Thomas Hart Benton





Thomas Hart Benton was eighty-four in 1973, when he came
out of retirement to paint a mural for the Country Music Hall of
Fame and Museum in Nashville, Tennessee. His assignment was
to describe the regional sources of the musical style known as
“country,” and Benton couldn’t resist the opportunity to paint
one last celebration of homegrown American traditions.
Benton himself was a skilled harmonica player who had been raised on
the old-time music of the Missouri Ozarks. It was during his life-
time that the multimillion-dollar country-music industry in
Nashville had replaced the community-based music of rural
America. As an artist, he had gained a popular following in the
1930s with works that spoke to ordinary people.
The Sources of Country Music presents five distinct scenes to sur-
vey the music of ordinary Americans. The central subject of a
barn dance, with a pair of fiddlers calling out sets to a group of
square dancers, describes the dominant music of the frontier.
A comparatively calm scene shows three women in their Sunday
best with hymnals in their hands, suggesting the importance of
church music in Protestant America. In the foreground, two
barefoot mountain women sing to the sounds of a lap dulcimer,
an old instrument associated with Appalachian ballads. In the
opposite corner an armed cowboy, one foot on his saddle,
accompanies himself with a guitar. An African American man,
apparently a cotton picker in the Deep South, strums a tune on
a banjo, an instrument slaves brought with them to the New
World. Beyond him, on the other side of the railroad tracks, a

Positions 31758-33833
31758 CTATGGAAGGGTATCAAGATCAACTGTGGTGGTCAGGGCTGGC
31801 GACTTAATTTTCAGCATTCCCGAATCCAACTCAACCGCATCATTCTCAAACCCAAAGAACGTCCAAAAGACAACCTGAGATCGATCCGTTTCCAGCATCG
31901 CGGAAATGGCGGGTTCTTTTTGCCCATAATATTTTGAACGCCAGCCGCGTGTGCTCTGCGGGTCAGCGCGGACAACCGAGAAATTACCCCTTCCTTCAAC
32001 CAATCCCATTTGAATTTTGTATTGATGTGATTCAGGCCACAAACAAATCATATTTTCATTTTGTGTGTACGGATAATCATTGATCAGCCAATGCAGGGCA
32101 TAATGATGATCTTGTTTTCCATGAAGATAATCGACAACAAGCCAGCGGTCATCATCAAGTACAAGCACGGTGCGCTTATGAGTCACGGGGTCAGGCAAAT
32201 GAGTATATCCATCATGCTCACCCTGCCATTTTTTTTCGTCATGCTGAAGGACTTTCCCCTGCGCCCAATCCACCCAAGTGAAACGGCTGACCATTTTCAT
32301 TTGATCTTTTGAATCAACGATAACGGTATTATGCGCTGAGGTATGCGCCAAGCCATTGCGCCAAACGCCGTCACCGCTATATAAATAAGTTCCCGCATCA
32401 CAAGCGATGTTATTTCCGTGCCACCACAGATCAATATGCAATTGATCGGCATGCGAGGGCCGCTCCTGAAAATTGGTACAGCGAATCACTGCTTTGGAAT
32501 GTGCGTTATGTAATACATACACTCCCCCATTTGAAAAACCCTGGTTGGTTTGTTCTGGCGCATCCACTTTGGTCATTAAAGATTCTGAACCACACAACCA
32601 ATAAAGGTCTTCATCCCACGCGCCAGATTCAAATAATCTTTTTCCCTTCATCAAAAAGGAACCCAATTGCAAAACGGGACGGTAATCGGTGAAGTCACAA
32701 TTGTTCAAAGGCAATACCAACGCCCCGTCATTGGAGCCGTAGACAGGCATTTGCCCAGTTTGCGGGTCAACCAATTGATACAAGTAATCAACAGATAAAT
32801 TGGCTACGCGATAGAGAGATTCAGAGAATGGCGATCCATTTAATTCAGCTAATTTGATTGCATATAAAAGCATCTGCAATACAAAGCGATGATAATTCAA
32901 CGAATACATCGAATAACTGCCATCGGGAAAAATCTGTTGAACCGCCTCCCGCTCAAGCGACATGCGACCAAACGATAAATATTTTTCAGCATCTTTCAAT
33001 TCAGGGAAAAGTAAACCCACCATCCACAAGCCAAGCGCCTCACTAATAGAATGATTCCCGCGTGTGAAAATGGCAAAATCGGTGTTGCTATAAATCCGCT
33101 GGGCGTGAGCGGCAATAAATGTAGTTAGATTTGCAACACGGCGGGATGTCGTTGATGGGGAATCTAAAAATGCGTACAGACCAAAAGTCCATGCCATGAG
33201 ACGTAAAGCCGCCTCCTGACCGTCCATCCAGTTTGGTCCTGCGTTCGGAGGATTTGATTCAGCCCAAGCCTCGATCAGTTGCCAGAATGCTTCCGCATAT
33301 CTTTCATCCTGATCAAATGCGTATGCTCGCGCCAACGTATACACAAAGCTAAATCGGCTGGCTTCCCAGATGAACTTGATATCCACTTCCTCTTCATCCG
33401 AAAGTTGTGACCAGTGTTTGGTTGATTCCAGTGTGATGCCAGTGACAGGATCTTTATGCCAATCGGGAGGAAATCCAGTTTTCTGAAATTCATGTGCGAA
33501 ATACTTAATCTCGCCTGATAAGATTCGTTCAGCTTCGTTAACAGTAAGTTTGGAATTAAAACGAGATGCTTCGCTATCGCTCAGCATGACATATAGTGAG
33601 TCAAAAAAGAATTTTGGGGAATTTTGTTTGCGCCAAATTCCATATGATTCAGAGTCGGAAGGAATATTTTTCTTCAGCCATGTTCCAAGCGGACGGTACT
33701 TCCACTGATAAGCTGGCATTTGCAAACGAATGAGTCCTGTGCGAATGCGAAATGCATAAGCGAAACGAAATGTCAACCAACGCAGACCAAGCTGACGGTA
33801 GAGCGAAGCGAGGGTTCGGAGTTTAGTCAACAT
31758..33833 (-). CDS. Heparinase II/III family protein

group of black women dances on the distant riverbank. Despite
the range of regional styles, instruments, and customs, the
mural seems to pulsate to a single beat, as if Benton took care
to ensure that all the musicians played the same note and sang
their varied American songs in tune.
The mural preserves an image of American folkways that were
rapidly disappearing. Benton’s characteristically dynamic style
expresses the powerful rhythms of music while suggesting the
inevitability of change. Many of the robust, nearly life-size figures
balance on uneven, shifting ground. The fiddlers look liable to
fall into the mysteriously bowed floor, and the log on which the
banjo player sits threatens to roll down the steep slope of the
red-clay landscape. Even the telephone poles seem to sway in
the background. The steam engine, an indication of change,
represents the end of an agrarian life and the homogenization
of American culture, which necessarily entailed the loss of
regional customs.
The mural pays homage to the country music singer and
movie star Tex Ritter, who had helped to persuade Benton to
accept the Nashville commission but died before it was com-
pleted. Benton represents Ritter as the singing cowboy who
turns to face the coal-black engine steaming along the horizon.
The train itself was modeled on the Cannonball Special, driven
and wrecked by Casey Jones, the hero of an American ballad;
it also calls to mind “The Wabash Cannonball,” a popular folk
song about a mythical train that glides through the country,
then rumbles off to heaven. The engine, which may signify the
positive as well as the negative aspects of American
progress is the only element of the complex composition that Benton
felt he couldn’t get quite right. Unfortunately, we will never
know how he wanted the train to look. Benton is said to have
died of a massive heart attack while standing before the mural
in January 1975, trying to decide whether to research and
repaint the train. Whether the story is true or not, his final
work was never signed


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